Re: IGFA records

[Bulletin Board]

Posted by Ben L. on 2013-03-26 19:05:53 in reply to Re: IGFA records posted by Tom Karrow on 2013-03-24 12:21:32

Tom, I'm not aiming this response at you specifically, but rather to all that have spoken against record fishing. Anytime we start telling other people how to fish based on damage to fish or fisheries we are on a slippery slope. If we truly cared about the fish *that* much we should not fish for them at all and we should start sending the money we would spend in tackle directly to PETA. I love fishing, I love and respect all big game species I fish for, but they are *still* a fish at the end of the day. As long as the method of catch/release/harvest is sustainable, I see absolutely no reason why a vocal part of the minority or majority should dictate to everyone else how they choose to fish. I catch and release 99.9999% of the fish I catch and some of the friends I know keep some fish to eat, some keep many fish, and I would never tell them not to as long as they are doing so in accordance with local regulations.

If we are going down this slope, we should only use 80# tippet for tarpon to ensure we bring them to the boat in minutes rather than 12, 16 or 20# gear. That would ensure that we don't tire a tarpon out excessively and cause possible mortality.

How is record hunting "not sustainable?" Taking a dozen tarpon over the year does not impact the fisheries at all compared to the indiscriminate harvesting of tarpon in Central American countries to use as fertilizer. It's a drop in the bucket.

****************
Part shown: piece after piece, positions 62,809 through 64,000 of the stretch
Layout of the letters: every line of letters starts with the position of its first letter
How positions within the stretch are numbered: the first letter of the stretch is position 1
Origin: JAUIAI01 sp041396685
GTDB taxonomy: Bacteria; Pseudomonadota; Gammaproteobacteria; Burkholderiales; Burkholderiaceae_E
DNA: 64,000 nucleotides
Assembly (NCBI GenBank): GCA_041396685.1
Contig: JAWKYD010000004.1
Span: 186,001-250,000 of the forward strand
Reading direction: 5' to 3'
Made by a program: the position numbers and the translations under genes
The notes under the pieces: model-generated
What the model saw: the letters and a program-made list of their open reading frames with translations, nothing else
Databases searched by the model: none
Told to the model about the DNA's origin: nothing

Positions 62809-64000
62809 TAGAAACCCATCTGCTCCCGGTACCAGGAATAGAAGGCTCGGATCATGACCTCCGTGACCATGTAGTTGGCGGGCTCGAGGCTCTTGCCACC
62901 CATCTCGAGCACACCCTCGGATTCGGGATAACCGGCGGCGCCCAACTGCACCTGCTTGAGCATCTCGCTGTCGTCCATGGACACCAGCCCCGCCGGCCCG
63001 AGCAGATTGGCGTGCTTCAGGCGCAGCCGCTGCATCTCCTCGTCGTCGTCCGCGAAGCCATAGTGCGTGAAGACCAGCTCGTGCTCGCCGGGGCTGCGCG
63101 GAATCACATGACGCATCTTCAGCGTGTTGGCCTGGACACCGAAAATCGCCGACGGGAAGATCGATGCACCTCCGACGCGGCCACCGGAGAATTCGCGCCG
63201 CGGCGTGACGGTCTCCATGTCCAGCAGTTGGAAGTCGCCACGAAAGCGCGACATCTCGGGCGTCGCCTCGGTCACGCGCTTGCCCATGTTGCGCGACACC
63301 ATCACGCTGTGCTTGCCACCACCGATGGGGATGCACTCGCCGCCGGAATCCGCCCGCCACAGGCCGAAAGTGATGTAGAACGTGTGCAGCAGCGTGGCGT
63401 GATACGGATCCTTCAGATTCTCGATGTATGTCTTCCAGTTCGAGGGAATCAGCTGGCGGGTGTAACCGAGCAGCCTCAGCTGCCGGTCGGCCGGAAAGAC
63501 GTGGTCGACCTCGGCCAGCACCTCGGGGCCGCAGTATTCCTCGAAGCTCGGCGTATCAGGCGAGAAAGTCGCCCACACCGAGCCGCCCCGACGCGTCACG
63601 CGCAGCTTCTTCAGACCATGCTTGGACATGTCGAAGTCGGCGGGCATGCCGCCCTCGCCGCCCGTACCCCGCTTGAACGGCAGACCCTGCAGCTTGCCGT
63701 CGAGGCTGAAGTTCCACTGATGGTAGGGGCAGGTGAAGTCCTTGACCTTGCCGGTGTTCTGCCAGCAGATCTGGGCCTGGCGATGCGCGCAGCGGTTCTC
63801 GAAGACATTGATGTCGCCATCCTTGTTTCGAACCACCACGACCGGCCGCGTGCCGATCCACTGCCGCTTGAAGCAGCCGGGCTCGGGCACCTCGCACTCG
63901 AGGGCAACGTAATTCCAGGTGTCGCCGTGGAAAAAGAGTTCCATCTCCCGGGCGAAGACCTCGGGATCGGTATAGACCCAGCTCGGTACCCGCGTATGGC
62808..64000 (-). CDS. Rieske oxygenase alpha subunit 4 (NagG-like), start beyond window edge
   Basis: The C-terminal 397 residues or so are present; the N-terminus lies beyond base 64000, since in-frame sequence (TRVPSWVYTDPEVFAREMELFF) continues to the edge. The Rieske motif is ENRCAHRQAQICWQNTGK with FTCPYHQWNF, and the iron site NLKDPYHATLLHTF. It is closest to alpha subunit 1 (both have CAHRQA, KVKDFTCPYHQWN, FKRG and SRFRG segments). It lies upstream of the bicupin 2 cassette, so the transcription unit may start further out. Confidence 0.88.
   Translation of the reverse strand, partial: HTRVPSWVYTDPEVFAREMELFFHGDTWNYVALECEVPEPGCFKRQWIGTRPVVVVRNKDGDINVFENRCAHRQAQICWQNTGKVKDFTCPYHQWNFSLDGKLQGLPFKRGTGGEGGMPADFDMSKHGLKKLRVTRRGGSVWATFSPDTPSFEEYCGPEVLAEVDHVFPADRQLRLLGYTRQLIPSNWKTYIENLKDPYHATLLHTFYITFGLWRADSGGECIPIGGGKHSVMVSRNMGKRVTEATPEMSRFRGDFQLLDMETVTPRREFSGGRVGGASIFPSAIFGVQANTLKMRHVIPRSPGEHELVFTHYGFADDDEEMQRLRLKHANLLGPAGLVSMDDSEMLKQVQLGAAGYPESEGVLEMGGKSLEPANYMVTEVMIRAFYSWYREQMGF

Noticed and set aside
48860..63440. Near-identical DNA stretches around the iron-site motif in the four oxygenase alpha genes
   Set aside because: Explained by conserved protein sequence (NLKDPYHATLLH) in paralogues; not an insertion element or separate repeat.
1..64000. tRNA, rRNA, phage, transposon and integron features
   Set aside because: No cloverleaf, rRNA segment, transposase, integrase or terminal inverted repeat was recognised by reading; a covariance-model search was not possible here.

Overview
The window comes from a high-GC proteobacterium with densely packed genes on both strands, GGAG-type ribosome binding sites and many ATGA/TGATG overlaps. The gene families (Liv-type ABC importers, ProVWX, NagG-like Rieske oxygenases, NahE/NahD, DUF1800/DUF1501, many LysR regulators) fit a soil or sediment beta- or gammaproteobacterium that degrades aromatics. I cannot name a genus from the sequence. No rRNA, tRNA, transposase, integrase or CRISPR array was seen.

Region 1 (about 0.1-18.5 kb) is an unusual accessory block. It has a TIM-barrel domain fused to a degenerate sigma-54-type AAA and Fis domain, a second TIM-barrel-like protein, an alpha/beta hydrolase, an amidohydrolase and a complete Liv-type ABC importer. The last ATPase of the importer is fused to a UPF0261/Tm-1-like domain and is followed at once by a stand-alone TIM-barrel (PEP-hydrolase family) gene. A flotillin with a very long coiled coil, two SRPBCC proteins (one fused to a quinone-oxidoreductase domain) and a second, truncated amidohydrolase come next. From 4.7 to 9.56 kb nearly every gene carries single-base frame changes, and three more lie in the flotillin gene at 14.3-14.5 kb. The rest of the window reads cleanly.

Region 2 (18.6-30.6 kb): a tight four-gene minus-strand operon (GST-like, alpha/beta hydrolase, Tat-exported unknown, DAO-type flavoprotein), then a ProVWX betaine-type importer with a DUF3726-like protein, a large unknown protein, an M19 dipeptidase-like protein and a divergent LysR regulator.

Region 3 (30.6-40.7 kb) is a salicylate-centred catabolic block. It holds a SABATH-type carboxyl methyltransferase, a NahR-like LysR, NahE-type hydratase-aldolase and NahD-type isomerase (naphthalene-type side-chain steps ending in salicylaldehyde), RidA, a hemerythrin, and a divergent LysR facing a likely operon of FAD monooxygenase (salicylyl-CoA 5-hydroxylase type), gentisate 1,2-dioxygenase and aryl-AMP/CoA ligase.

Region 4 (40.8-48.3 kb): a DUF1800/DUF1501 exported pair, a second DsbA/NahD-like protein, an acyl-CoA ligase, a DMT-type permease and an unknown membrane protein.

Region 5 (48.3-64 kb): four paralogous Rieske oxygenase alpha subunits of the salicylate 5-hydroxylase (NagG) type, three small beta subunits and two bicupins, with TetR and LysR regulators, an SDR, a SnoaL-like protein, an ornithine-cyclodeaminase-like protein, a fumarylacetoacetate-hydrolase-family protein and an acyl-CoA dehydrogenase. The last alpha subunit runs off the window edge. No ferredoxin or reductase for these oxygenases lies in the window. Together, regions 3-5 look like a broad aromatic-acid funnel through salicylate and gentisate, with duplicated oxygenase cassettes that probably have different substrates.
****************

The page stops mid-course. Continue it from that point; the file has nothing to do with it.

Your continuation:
To tell others that it's "not in the spirit" of fishing is just plain wrong IMHO. We all fish for our own reasons. Some of us are competitive, some of us very much so. Some of us fish simply to enjoy the moment. Nothing wrong with either approach and all approaches in between - it's a big enough world that we all should be able to enjoy fishing the way we like without people telling us what we do is somehow morally wrong whether it be dunking for bluegills on a dock, catch and release for billfish, or tournament fishing for tarpon or large mouth bass. Again at the end of the day, they *are* fish, and we do owe it to be stewards of our environment and our fisheries but it does not mean that killing one is somehow morally abhorrent.

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